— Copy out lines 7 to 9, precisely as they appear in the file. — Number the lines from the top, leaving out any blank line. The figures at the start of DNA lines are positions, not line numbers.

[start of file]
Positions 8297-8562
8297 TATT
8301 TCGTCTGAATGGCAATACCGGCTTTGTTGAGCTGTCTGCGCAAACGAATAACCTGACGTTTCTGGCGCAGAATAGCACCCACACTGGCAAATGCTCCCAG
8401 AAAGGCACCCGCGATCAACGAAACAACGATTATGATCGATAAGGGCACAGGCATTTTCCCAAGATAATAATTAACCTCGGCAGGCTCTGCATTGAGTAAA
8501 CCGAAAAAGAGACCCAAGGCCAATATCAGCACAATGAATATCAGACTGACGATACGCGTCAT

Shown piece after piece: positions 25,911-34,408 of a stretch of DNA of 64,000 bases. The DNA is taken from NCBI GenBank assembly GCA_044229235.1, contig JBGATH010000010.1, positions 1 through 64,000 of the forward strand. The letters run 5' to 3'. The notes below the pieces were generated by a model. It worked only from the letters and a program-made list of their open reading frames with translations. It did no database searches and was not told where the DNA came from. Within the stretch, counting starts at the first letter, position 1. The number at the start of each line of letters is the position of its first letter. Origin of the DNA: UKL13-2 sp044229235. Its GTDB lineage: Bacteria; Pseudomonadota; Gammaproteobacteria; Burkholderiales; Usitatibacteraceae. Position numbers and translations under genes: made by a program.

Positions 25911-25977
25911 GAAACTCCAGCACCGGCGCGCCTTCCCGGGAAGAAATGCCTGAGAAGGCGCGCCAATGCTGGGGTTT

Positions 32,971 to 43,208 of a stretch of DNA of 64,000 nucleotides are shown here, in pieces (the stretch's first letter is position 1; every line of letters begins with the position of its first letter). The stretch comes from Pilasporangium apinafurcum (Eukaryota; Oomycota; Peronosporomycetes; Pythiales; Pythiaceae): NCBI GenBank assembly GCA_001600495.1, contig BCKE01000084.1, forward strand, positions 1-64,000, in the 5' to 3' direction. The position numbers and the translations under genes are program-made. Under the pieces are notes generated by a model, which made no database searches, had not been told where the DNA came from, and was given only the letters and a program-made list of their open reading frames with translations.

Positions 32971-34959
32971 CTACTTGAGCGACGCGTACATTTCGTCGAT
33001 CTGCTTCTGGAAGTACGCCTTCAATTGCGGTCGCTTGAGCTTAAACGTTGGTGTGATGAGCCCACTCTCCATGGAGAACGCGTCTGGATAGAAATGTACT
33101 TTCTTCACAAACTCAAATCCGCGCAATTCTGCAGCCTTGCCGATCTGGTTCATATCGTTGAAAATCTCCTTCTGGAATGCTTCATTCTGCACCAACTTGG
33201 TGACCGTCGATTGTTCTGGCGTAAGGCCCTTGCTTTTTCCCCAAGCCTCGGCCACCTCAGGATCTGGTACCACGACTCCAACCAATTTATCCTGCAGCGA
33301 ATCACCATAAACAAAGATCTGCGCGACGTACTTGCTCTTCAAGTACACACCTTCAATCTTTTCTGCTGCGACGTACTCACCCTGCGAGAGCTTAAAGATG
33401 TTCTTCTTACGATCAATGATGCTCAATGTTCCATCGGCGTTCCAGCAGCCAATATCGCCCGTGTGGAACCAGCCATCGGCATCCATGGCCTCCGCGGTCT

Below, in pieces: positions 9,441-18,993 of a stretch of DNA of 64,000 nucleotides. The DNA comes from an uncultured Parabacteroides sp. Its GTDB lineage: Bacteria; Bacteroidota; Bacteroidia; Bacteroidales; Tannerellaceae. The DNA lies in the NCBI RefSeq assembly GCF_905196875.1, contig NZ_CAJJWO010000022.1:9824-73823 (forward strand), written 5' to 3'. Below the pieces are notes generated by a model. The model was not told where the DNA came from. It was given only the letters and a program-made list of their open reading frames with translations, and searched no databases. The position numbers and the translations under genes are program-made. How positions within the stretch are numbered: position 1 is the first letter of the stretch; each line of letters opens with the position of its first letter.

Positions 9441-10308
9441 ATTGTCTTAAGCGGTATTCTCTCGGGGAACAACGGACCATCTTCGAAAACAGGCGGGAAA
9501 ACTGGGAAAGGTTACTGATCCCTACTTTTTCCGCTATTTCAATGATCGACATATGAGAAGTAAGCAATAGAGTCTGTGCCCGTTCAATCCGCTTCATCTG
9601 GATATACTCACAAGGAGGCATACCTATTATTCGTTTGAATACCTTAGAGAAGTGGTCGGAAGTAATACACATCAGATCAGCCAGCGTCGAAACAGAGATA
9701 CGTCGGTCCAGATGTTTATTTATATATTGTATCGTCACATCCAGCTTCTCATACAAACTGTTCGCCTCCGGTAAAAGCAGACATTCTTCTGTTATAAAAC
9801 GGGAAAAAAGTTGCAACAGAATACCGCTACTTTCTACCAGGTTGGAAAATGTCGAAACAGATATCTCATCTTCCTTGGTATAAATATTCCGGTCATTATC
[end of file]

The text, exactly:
Positions 25911-25977
25911 GAAACTCCAGCACCGGCGCGCCTTCCCGGGAAGAAATGCCTGAGAAGGCGCGCCAATGCTGGGGTTT

Positions 32,971 to 43,208 of a stretch of DNA of 64,000 nucleotides are shown here, in pieces (the stretch's first letter is position 1; every line of letters begins with the position of its first letter). The stretch comes from Pilasporangium apinafurcum (Eukaryota; Oomycota; Peronosporomycetes; Pythiales; Pythiaceae): NCBI GenBank assembly GCA_001600495.1, contig BCKE01000084.1, forward strand, positions 1-64,000, in the 5' to 3' direction. The position numbers and the translations under genes are program-made. Under the pieces are notes generated by a model, which made no database searches, had not been told where the DNA came from, and was given only the letters and a program-made list of their open reading frames with translations.